while preaching the good law on earth, manifests himself simultaneously in
three worlds: in the formless, as Dhyani Buddha, in the World of forms, as a
Bodhisattva, and in the world of desire, the lowest (or our world) as a man.
Esoterically the teaching differs: The divine, purely Adi-Buddhic monad
manifests as the universal Buddhi (the Maha-buddhi or Mahat in Hindu
philosophies) the spiritual, omniscient and omnipotent root of divine
intelligence, the highest anima mundi or the Logos. This descends "like a
flame spreading from the eternal Fire, immoveable, without increase or
decrease, ever the same to the end" of the cycle of existence, and becomes
universal life on the Mundane Plane. From this Plane of conscious Life shoot
out, like seven fiery tongues, the Sons of Light (the logoi of Life); then
the Dhyani-Buddhas of contemplation: the concrete forms of their formless
Fathers -- the Seven Sons of Light, still themselves, to whom may be applied
the Brahmanical mystic phrase: "Thou art 'THAT' -- Brahm." It is from these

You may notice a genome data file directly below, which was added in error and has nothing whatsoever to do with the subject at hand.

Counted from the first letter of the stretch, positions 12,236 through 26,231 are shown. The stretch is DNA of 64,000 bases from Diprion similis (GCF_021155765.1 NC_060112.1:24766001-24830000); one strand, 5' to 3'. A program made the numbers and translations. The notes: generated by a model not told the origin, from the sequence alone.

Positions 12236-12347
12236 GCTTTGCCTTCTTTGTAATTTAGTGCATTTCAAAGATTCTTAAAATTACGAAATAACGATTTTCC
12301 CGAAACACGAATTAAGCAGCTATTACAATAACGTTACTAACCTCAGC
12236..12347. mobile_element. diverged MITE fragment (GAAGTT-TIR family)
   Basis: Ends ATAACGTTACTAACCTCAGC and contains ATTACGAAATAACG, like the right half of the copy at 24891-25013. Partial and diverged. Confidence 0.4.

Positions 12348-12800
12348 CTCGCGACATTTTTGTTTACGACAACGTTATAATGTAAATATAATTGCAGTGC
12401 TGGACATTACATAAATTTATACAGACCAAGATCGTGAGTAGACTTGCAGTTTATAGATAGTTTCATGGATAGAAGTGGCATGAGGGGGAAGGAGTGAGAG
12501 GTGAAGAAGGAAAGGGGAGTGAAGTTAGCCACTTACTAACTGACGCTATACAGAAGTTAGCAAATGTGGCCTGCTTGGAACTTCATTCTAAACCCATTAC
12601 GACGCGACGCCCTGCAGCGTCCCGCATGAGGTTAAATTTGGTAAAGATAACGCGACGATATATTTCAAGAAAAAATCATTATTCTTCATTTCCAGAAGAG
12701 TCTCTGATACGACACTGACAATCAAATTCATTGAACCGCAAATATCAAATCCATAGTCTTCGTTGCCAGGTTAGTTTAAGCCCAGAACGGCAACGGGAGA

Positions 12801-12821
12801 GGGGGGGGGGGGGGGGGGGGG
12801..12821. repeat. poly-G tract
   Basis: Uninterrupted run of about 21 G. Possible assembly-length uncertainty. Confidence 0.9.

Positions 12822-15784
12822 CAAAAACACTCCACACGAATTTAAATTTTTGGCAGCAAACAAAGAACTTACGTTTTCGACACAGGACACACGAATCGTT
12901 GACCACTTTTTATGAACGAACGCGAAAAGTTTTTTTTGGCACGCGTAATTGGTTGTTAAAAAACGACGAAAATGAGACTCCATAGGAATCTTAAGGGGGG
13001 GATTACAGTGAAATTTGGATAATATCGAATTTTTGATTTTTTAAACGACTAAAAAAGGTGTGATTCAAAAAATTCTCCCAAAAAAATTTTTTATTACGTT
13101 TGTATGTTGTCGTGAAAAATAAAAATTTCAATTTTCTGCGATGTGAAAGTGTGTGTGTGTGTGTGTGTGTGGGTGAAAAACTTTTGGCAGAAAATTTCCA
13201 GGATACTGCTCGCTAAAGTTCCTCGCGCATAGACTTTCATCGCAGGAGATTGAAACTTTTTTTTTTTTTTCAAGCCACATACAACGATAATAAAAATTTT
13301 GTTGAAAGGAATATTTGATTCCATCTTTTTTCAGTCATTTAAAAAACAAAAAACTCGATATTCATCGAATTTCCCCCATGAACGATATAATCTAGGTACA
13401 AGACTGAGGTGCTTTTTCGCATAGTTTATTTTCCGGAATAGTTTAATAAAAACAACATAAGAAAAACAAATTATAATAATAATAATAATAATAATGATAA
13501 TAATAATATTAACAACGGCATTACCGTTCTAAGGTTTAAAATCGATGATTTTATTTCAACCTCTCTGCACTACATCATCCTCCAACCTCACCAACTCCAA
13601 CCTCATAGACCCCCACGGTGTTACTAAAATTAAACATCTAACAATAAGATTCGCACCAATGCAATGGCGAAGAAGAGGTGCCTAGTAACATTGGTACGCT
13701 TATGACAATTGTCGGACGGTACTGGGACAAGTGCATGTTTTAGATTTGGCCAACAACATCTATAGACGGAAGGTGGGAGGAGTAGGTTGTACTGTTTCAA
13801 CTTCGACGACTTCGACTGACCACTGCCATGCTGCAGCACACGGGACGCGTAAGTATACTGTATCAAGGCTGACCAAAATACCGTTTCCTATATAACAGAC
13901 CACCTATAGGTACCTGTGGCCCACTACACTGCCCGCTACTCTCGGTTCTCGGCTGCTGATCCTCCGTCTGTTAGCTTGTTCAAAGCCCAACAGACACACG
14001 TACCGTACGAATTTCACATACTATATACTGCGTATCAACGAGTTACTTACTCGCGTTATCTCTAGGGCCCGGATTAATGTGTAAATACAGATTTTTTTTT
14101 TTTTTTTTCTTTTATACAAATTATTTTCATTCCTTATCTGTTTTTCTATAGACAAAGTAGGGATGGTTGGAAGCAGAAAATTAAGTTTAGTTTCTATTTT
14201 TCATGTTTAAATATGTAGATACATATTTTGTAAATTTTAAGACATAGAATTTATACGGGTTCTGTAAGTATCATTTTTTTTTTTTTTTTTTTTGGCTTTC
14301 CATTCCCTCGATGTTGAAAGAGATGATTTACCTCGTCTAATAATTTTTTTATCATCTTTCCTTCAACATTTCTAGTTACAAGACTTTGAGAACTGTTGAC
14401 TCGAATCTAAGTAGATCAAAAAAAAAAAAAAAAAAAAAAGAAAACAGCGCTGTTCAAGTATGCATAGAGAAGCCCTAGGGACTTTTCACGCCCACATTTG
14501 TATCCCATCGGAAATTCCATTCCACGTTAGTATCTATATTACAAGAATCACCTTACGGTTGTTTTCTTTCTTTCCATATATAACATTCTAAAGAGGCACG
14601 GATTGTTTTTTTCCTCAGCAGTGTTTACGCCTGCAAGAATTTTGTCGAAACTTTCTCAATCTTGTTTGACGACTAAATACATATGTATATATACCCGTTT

Dhyani-Buddhas that emanate their chhayas (Shadows) the Bodhisattvas of the
celestial realms, the prototypes of the super-terrestrial Bodhisattvas, and
of the terrestrial Buddhas, and finally of men. The "Seven Sons of Light"
are also called "Stars."

JERRY: This is a long and difficult paragraph, mixing up both Hinduism and
Buddhism. Buddhism teaches that creation is due to karma, period. I have
also never seen this definition of the bodhisattva. Buddhism teaches that
the bodhisattva is simply a human being treading a spiritual Path that leads
to buddhahood.

PETER comments: Agreed it is a difficult paragraph!! See my previous
comments. The Prajapati are the collective hosts of creators of which there
are seven kinds, which include the Agnishwattas (Solar Pitris), the
Barhishads (Lunar Pitris) all of which contributed to the make up of the
sevenfold human being, planetary chain, rounds and globes. In the previous
section we saw how, among other things, links were being drawn between these
and the hierarchy of spiritual beings in the Buddhist system.